“Here are the top ten scams that are currently trying to relieve unsuspecting consumers of their hard-earned money. These have been categorised into two groups. The first five are those that try and fool people into sending money directly to the bad guys – pretending to be in trouble, a job offer, a favour etc known as 419 or advance fee fraud.
“The second five detail scams whose purpose is to steal personal credentials and computer data to convince the bank to send money. Here, at least, most banks will return the lost funds to consumers unless the bank can prove they were reckless.”
1. Social Networking scams
Fraudsters hack a social networking account, such as Facebook, Twitter, MySpace, or Bebo, and then contact friends and family of claiming that they are in trouble and need money to be sent immediately to a specified address.
2. Prediction scams
This scam arrives in the form of an e-mail that provides the results of a football game taking place the following day, at no cost. The next day the receiver discovers that the prediction is true. Over the next couple of weeks further e-mails are sent providing results that also turn out to be correct.
Following a number of e-mails, another one is sent offering the recipient the chance to buy the results of future games for a hefty sum. The trick is that most of the people who received e-mails would have had a wrong result and so fallen out of the process. But statistically, a small proportion of all the people involved would have received e-mails with the correct results each time.
3. Economy-related scams
Prying on those in financial trouble, these scams can be performed via internet, telephone or post and include a range of financial help and offers such as loan and debt consolidation, fix-your-credit-rating, repossession assistance, phoney advance loans and mortgage foreclosure rescue schemes.
4. "It’s me" scam
This is a scam that has been prevalent in Asia but is now being seen in the West. The fraudster calls an elderly person declaring that their granddaughter has been in a road accident. Cries for help are screamed down the phone line and the fraudster informs the person that money needs to be sent immediately to cover the medical costs.
5. The "offer you can’t refuse"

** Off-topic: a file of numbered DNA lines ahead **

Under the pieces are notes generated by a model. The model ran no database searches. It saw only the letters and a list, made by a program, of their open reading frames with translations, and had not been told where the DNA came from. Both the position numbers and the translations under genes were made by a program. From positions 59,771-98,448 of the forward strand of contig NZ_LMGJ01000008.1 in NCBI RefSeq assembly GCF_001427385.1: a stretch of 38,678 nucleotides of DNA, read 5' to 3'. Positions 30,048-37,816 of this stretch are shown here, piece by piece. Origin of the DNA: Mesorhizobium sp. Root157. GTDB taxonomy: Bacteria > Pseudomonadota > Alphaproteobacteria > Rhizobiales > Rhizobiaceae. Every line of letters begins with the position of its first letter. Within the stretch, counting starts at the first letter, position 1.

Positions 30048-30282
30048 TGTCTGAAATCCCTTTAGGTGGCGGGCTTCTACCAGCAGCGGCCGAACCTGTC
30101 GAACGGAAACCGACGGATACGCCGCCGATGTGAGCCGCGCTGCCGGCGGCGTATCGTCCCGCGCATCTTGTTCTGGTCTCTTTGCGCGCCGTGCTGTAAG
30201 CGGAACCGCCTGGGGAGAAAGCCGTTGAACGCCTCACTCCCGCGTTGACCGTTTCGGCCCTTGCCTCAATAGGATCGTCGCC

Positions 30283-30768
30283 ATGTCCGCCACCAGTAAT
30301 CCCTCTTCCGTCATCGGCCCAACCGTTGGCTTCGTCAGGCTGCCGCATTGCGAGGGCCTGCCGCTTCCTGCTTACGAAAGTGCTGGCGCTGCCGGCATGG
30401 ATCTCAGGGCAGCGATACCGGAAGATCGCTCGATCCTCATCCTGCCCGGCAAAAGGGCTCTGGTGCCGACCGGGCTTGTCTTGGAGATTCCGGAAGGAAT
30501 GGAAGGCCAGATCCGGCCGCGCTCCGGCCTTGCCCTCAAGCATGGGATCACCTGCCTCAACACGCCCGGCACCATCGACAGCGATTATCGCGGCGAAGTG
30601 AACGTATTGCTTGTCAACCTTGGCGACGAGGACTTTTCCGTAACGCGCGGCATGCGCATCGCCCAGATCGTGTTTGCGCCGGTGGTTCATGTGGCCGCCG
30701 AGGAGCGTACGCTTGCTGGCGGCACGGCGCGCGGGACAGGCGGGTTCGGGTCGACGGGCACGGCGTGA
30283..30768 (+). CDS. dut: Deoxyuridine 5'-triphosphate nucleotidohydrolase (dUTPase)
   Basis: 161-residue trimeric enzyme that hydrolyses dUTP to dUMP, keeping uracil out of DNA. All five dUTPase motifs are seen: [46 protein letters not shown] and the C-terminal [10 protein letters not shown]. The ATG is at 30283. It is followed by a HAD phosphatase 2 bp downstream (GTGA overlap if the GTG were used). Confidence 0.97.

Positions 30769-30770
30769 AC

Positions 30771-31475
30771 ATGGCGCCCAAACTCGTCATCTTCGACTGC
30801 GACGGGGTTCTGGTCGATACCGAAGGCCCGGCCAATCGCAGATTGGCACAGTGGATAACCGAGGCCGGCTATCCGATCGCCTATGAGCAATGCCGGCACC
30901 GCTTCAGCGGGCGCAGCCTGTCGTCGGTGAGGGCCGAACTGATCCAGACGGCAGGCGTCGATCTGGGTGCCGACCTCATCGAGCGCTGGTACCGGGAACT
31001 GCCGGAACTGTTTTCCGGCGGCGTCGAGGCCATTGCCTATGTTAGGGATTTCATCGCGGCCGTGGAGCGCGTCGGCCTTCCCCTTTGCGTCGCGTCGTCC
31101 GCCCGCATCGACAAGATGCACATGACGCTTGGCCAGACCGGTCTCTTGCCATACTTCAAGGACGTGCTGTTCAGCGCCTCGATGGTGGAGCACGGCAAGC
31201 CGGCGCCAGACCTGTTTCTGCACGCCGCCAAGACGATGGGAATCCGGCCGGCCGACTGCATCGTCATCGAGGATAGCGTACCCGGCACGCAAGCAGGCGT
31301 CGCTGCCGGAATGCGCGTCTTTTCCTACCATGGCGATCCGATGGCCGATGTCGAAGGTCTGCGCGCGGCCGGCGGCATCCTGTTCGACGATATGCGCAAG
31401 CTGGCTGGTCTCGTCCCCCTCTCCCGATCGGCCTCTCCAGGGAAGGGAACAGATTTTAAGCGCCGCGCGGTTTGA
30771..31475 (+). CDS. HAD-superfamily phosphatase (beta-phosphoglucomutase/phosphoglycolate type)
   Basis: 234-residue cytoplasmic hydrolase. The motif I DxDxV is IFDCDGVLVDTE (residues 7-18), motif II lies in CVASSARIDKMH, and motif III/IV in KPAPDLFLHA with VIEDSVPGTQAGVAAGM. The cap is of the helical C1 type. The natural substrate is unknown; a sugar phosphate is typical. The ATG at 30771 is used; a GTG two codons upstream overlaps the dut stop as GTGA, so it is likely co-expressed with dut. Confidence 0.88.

This involves the sale of a product for which the fraudster provides an overpayment in the form of a cashier’s cheque, usually stolen, and asks for the excess to be transferred back. This can also occur when targets are offered a job, for example, to earn 20% commission. They receive a £10,000 cheque and are then asked to deposit it and return £8,000. The cheque later bounces, by which time the £8,000 is already in the hands of the bad guys.
6. Unauthorised billing group
Many technologies and industries are exploited by this scam, whereby a fraudulent company or service continues to charge an account without the owner’s consent. This also includes online suggestions for limited trials or “verification only” of cards and then charging more than mentioned at the beginning. Most banks, however, will return the money to the account.
7. "Man-in-the-phone" scams
Man-in-the-phone scams use deception and trickery during a telephone conversation to persuade an individual to divulge information. The fraudster phones someone and informs them that there has been a security risk on their account. The fraudster then conference calls in the real bank, whose representative asks for the secret information. Since it’s the real bank with the real account information, the individual often answers the security questions, then provides all bank details, while the fraudster eavesdrops in the background.
8. E-mails containing Trojans
Another e-mail scam is promotional offers, especially ones for anti-spyware solutions. These can include links or attachments infected with Trojans that record keyboard strokes and attempt to steal sensitive details such as passwords etc.
9. Fake escrow services 10. Phishing scams
This is a scam that is growing more common on eBay and other online auctions. Legitimate escrow services act as a third-party go-between: buyers send money to the escrow company, which holds the funds until the seller delivers the merchandise. However, fraudsters are commonly setting up fake ones to con buyers as well as sellers.
This is probably the most common form of fraud and it is still as common and as successful as when it was introduced. Masquerading as a legitimate organisation, usually in the form of an e-mail announcing a bank account or PayPal security breach, the fraudster attempts to acquire ba